The reason that the The Onyx Boox Note Air 2 Plus needs RAM is the same for any Android tablet: to run apps. It can technically support any Android 11 app despite using e-ink instead of a traditional LCD. 

In practice, as we saw with the Onyx Boox Nova3 Color, certain apps like video streaming or gaming apps look terrible because e-ink refresh rates can't keep up without major ghosting. But if you ignore those outliers, you can download anything from email apps (Gmail, Outlook) to e-book apps (Kindle, Kobo) and browsers like Chrome and get the full experience. And because it's an e-ink tablet, you won't get the same eye strain you'd deal with from a computer or traditional tablet. 

Ghosting — where artifacts of past screens remain partially visible when you scroll down a page on an e-ink display — could still be an issue unless you're constantly refreshing the screen, which looks distracting. Onyx Boox says that its "SNOW Field" screen mode solves this issue, "partially refreshing" the screen to prevent ghosting.

A woman sketches on the Onyx Boox Note Air 2 Plus

(Image credit: Onyx Boox)

The electronic paper display has two layers, a capacitive layer for multi-finger swipes and a Wacom sensor layer for the stylus. The device recognizes the vast majority of open-source file types. It can connect to other devices like headphones via Bluetooth, in case you want to listen to audiobooks with the Audible app.

Overall, this pricey e-ink tablet will work for reading and annotating e-books but is mainly designed with serious productivity in mind. It's something you'll want to bring with you to daily meetings to check messages and take notes. 

The Amazon Kindle Scribe sticks to the Kindle template

A person jotting down some notes on a PDF work document on a Kindle Scribe.

(Image credit: Amazon)

Unlike the Amazon Fire tablets, which run a Fire OS skin over an Android interface and support a limited number of Android apps, it appears the Kindle Scribe sticks to Amazon's proprietary software. Amazon describes the Kindle Scribe's main function as to "add notes to books, mark up documents, create to-do lists, and generally write on the screen just like paper." It's an e-ink notebook for annotating PDFs and Kindle e-books, first and foremost. 

Along with working in the Kindle app, Amazon says the tablet will include "templates for notetaking and to-do lists." And in 2023, it'll launch Send to Kindle, which lets users "transfer content from their computer or phone for reading or notetaking, including PDF, Microsoft Word, and other document formats."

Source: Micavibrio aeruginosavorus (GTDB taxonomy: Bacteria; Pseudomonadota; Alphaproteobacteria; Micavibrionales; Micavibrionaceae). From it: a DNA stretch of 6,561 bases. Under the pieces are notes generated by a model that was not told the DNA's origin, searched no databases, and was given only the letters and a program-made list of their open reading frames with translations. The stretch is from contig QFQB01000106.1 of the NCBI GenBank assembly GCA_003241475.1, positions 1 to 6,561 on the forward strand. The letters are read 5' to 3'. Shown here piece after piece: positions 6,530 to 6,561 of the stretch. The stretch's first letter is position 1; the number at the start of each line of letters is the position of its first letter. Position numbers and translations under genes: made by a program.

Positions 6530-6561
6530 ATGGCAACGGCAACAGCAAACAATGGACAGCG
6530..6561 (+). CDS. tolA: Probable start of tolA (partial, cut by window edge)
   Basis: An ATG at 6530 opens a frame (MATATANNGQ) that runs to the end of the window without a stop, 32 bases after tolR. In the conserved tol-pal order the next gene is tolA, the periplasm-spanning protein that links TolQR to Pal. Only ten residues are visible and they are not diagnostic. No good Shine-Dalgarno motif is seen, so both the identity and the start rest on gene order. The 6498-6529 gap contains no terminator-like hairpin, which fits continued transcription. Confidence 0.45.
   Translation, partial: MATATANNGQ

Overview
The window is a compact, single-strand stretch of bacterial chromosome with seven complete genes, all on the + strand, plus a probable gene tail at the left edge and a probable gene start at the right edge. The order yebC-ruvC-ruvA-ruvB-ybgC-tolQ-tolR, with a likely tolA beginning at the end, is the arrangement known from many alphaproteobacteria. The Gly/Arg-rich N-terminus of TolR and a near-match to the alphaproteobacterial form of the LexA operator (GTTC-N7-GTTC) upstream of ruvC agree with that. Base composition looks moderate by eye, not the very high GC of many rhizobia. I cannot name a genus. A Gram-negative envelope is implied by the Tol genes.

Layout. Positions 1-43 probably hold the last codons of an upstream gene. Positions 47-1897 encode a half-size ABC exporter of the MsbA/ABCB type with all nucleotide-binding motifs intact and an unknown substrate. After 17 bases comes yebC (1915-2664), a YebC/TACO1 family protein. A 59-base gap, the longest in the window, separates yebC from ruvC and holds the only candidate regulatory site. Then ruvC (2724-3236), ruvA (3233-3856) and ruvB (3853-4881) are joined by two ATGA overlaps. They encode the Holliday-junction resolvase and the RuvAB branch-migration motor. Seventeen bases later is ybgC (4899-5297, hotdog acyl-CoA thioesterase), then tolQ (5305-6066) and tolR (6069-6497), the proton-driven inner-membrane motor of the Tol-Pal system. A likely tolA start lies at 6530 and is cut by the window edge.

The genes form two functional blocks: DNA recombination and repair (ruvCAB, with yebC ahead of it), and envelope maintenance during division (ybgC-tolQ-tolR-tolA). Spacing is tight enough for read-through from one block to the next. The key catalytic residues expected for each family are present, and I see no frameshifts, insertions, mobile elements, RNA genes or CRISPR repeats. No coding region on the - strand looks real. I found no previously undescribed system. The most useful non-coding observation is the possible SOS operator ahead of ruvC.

In other words, the Kindle Scribe is sticking to a much more straightforward purpose of notetaking, eschewing productivity apps that you'll find on the Onyx Boox. In doing so, Amazon could make a lighter and longer-lasting e-ink tablet because it doesn't need powerful memory to support ancillary apps. If you want more productivity features, Amazon expects you to choose something like the Fire HD 10 instead. 

Amazon Kindle Scribe vs. Onyx Boox Note Air 2 Plus: Which should you buy?

Someone cuddled with their Amazon Kindle Scribe and enjoying a book.

(Image credit: Amazon)

It's easy to make a case for the Amazon Kindle Scribe. The popular Kindle and Audible ecosystems are built right into the OS. It's slightly more comfortable to hold. The extra display resolution will make reading and writing on it more pleasant, and the Premium Pen has that useful shortcut button. Plus, even if you upgrade to 64GB to match the Note Air 2 Plus, the Kindle Scribe will save you about $80.

On the other hand, you have to ask yourself what you'll use this tablet for. If it's mainly for note-taking, then the focused Kindle Scribe has the straightforward tools that you need. But if you want a larger app library and don't mind some trade-offs with the display and battery, the Onyx Boox Note Air 2 Plus should be your choice based solely on its Android 11 support.

Michael L Hicks
Senior Editor, Wearables & AR/VR

Michael is Android Central's resident expert on wearables and fitness. Before joining Android Central, he freelanced for years at Techradar, Wareable, Windows Central, and Digital Trends. Channeling his love of running, he established himself as an expert on fitness watches, testing and reviewing models from Garmin, Fitbit, Samsung, Apple, COROS, Polar, Amazfit, Suunto, and more.